The audience did not want to hear negative, derogatory, or dismissive talk about the booming China economy. The listeners were the supply chain counterparts of religious evangelists; nothing could counter their almost mystical faith in the Chinese economy’s limitless power and growth.
Certainly, there is much to admire about China. Within a few generations, it has transformed itself from a primarily rural nation into an economic colossus — a feat unparalleled in modern times. Warning signs, however, point to an economy that is turning from white-hot to red-hot to red.
This post from BlogOnLog is yet another example that sourcing from China may have peaked, yet it seems from the audience he was dealing with that no one wants to believe it â€“ yet. There have been an increasing number of articles and commentary regarding Chinaâ€™s mounting problems, including from this blog, that have repeatedly cautioned companies to think carefully before going into China or sourcing from there. Despite this caution, business continues to pour into China with too many companies failing to diligently plan and assess carefully the costs and risks involved.
BlogOnLogâ€™s post serves as more of a cautionary tale for Chinaâ€™s enormous manufacturing industry, citing a number of warning signs and examples that China would do well to heed:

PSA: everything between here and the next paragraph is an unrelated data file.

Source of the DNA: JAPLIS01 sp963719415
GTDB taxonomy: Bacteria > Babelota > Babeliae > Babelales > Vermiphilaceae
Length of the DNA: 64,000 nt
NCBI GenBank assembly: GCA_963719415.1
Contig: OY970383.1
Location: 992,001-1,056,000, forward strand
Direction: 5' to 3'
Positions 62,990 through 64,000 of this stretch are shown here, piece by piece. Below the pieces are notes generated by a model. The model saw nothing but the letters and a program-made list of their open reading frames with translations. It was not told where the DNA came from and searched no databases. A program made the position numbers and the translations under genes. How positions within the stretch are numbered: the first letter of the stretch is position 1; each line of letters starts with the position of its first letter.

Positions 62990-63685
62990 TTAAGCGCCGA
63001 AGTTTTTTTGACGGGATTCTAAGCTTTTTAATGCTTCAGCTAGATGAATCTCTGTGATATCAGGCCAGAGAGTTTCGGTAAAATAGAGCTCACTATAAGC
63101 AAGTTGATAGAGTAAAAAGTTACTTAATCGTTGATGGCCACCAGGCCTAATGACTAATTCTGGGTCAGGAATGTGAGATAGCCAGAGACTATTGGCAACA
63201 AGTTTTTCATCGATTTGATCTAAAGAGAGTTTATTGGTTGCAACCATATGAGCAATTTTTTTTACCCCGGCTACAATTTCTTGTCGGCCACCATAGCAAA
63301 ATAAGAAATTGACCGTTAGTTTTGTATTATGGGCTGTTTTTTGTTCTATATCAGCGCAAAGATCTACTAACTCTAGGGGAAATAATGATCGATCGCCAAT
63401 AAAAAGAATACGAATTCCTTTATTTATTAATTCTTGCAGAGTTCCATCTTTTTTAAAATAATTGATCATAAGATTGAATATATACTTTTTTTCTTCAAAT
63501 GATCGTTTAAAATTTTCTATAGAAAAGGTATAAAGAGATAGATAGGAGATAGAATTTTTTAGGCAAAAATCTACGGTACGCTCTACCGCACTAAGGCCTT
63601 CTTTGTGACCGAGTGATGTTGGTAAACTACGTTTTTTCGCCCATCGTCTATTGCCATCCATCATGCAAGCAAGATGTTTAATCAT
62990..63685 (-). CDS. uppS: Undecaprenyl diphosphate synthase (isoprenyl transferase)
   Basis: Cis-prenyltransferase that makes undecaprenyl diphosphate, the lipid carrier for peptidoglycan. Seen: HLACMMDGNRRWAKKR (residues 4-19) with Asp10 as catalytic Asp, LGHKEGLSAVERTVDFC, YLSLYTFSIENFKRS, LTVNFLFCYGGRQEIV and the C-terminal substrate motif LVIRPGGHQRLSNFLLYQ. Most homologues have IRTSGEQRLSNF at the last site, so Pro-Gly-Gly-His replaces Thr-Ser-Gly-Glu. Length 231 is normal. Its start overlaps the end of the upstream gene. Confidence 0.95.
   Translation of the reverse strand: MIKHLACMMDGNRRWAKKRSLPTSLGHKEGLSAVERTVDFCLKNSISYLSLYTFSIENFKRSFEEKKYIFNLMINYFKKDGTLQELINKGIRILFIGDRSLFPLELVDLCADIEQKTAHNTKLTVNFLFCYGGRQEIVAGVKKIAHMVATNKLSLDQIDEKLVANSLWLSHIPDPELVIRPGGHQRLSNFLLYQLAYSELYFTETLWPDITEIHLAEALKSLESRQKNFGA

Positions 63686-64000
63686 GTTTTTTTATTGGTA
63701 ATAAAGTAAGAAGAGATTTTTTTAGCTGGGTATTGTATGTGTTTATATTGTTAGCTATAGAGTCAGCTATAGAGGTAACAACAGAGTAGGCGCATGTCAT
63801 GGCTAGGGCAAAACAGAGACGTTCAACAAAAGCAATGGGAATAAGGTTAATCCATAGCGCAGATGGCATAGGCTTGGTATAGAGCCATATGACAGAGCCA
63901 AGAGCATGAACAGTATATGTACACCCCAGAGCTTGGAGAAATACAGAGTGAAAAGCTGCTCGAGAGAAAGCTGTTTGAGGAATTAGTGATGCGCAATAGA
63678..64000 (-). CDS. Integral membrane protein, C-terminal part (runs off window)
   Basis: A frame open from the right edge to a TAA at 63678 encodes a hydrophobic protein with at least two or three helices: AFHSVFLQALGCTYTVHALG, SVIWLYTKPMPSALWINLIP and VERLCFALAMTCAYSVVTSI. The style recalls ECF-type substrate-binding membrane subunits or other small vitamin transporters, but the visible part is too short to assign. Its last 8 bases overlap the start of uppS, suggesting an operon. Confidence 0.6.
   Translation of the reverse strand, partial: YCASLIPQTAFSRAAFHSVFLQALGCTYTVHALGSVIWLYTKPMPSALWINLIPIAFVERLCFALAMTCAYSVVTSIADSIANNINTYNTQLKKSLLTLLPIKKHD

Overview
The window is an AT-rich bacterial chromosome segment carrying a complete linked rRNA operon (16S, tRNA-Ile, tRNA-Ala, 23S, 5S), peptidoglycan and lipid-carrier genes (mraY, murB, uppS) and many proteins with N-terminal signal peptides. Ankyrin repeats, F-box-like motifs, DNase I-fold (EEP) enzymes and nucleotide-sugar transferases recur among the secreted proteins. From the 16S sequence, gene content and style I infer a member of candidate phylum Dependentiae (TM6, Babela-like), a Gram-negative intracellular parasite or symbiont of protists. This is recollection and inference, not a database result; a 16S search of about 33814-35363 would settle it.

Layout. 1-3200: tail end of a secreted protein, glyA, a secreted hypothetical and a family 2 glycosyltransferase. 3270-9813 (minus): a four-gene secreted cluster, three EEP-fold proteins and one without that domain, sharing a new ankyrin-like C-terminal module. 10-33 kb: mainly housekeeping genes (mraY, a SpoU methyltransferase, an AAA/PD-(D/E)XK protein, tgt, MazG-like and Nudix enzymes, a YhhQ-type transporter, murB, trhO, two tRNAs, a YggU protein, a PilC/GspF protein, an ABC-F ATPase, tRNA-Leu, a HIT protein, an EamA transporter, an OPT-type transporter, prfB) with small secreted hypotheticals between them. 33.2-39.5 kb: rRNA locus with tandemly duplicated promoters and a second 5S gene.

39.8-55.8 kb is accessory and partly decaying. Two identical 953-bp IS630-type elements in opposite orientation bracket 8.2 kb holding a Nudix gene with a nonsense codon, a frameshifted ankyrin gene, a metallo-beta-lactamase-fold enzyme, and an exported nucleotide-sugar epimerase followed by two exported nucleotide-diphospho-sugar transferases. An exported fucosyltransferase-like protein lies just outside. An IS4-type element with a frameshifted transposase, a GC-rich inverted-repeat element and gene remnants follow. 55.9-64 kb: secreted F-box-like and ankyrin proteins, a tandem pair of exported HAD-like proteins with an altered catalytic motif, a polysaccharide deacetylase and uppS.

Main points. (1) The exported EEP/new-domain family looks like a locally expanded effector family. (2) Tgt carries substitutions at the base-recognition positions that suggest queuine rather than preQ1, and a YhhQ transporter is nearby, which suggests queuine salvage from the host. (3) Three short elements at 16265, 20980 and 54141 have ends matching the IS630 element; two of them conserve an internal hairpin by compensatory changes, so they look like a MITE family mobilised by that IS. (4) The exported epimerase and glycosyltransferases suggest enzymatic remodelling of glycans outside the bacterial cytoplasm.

China is not immune to the “maquiladora syndrome.” Maquiladora plants sprung up about 30 years ago along the U.S.-Mexico border to produce a wide range of low-cost components and finished products for the American market. For a number of years, these factories flourished, with laborers often working 24-hour shifts.
Then came the great sucking sound from China. U.S. manufacturers, always looking out for new, cheap production sources, moved en masse to China. Today, many of the maquiladora plants are closed; some 75,000 Mexican workers living in border cities either lost their jobs or are working part-time shifts. How many have crossed the border to find work in the US? Many of the communities are ghost towns now.
This is a sobering post for Chinese manufacturing as well as yet more cautionary advice for companies rushing to source from China. Again, I am not saying that companies should not source from China, only that they need to plan very carefully and weigh all the risks and costs involved. Make sure you have the complete picture before deciding to go into China.